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Prevalence of Exostoses in Yucatan Maya Ascent Patients

Ricardo Penaloza-Cuevas1*, Celia Mendiburu-Zavala2, Ruben Cardenas-Erosa2, Lilian Aguilar-Vera2, Jessica Ancona- Alcocer2, Alberto Rivero-Navarrete ME2

1M.D. University Autonoma de Yucatan, Mexico

2Restorative Dentistry, Academic Department of the Dentistry Faculty at the Universidad Autonoma de Yucatan, Mexico

Corresponding Author:
Dr. Ricardo Penaloza-Cuevas
M.D. University Autonoma de Yucatan, Mexico.
E-mail: pecuevas@correo.uady.mx

Received: 11/11/2015 Accepted: 23/01/2016 Published: 01/02/2016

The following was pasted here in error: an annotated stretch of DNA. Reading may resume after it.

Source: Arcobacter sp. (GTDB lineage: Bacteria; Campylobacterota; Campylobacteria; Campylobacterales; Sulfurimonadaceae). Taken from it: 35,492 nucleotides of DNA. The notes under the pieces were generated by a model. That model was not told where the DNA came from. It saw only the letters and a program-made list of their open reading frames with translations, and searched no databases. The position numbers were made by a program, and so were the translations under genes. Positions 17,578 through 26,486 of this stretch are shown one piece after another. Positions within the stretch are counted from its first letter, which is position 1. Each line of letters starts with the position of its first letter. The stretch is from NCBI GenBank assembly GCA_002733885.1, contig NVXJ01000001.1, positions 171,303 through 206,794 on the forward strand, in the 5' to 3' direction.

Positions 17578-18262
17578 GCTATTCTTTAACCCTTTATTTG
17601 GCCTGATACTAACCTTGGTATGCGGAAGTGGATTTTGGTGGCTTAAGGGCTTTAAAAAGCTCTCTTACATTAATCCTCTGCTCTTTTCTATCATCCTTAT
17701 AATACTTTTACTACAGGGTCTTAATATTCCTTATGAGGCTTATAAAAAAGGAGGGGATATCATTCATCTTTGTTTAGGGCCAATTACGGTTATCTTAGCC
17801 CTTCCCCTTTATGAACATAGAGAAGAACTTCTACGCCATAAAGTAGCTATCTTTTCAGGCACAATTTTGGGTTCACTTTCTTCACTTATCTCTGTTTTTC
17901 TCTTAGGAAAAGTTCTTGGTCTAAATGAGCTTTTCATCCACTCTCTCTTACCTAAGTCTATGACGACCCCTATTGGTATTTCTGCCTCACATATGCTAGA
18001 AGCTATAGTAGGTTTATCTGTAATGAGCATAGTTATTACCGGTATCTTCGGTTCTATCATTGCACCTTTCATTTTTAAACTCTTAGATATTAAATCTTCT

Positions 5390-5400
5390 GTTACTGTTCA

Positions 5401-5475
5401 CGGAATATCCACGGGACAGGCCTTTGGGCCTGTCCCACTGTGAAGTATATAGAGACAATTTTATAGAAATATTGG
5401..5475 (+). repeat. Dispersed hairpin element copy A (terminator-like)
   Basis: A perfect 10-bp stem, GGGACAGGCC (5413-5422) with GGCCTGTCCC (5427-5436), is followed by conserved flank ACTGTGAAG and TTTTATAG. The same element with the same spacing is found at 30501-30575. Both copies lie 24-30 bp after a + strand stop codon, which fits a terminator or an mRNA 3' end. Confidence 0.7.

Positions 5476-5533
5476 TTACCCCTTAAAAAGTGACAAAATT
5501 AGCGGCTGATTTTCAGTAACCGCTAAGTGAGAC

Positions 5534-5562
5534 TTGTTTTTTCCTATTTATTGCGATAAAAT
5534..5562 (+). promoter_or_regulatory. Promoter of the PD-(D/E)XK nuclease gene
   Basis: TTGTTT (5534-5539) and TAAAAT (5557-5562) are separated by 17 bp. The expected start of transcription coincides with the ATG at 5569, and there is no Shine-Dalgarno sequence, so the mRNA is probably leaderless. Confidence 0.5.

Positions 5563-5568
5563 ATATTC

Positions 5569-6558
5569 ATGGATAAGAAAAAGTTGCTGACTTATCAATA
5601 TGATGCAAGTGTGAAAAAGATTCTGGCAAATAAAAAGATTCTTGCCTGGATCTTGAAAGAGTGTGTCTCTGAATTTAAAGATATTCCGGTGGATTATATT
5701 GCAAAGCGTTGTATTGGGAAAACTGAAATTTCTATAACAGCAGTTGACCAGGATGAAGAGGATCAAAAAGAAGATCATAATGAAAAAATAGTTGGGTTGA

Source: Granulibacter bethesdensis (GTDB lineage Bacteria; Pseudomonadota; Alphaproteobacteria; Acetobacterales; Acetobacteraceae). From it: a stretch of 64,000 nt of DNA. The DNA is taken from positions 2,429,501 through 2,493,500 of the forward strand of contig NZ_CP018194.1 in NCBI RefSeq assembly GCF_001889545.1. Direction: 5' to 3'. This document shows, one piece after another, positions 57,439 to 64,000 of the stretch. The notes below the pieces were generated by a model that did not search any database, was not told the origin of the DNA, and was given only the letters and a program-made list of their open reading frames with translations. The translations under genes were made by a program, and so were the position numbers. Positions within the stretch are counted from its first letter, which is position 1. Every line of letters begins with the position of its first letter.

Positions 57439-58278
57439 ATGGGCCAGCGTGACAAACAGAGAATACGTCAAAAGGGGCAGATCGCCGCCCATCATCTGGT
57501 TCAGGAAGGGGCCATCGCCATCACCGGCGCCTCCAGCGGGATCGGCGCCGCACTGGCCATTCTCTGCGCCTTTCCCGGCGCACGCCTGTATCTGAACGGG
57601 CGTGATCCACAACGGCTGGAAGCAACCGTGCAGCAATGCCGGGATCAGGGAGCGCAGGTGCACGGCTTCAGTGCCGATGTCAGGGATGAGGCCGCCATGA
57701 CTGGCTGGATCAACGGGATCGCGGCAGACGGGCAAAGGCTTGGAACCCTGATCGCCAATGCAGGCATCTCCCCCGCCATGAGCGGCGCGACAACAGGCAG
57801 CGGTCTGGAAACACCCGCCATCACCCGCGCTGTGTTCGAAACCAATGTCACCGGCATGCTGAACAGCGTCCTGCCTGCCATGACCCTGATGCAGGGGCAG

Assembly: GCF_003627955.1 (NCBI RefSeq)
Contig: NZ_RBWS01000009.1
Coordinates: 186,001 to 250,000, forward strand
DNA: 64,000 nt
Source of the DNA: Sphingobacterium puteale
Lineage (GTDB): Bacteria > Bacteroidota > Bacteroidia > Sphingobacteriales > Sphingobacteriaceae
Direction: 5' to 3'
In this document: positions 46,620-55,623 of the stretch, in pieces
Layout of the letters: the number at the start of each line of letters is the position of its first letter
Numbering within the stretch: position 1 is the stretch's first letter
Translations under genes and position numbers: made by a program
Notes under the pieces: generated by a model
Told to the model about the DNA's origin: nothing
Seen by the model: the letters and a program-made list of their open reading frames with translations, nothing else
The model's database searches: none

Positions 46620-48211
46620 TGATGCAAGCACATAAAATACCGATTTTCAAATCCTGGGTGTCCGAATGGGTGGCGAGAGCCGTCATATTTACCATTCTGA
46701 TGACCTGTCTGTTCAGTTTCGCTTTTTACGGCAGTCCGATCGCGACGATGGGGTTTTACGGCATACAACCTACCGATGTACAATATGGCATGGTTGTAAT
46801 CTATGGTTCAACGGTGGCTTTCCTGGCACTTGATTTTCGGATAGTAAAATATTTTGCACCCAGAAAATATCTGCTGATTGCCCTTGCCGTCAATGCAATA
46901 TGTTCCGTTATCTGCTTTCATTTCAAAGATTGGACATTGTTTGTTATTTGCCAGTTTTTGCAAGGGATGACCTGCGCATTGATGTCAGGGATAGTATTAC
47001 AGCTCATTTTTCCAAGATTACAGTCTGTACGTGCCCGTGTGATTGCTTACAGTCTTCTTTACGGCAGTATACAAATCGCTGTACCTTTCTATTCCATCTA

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The aim of this study is to define the Prevalence of exostoses in Yucatan Mayan ascent patients from the Universidad Autonoma de Yucatan (UADY) Dental Faculty, during a 3-month period. Yucatan is the state with highest Mayan ethnic concentration, characterized by a brachiocephalic-exostoses association. Bony asymptomatic anatomical variation growths, located in jaws, resulting of genetic-environmental interaction factors. Methods: Observational, descriptive study, including 122 Yucatan Mayan ascent patients, between 21 and 80 years old. Mayan ascent-based confirmed thru last name verification of two generations back. Data obtained from intraoral examination, recording exostoses location and morphology. Statistical descriptive analysis and chi-square test was performed. Results: Of the 122 patients studied, 25 (20.49%) had exostoses; 68% female 32% male; 28% palatal torus; 36% mandibular torus and 4% vestibular exostoses; 32% in both arches. Shape showed 33% were unilobular flat torus, 27% lobular, 6% nodular, and 34% spindle-shaped. Concerning mandibular torus, 39% unilateral and 61 % bilateral. Prevalence ranges from 13.7% to 28.7% (p = 0.0142), considered statistically significant. Conclusions: There are few studies reporting Mayan population exostoses prevalence, but the results obtained represent a prevalence three times higher than current literature. The potential use of exostoses as sources of autogenous cortical bone for grafting.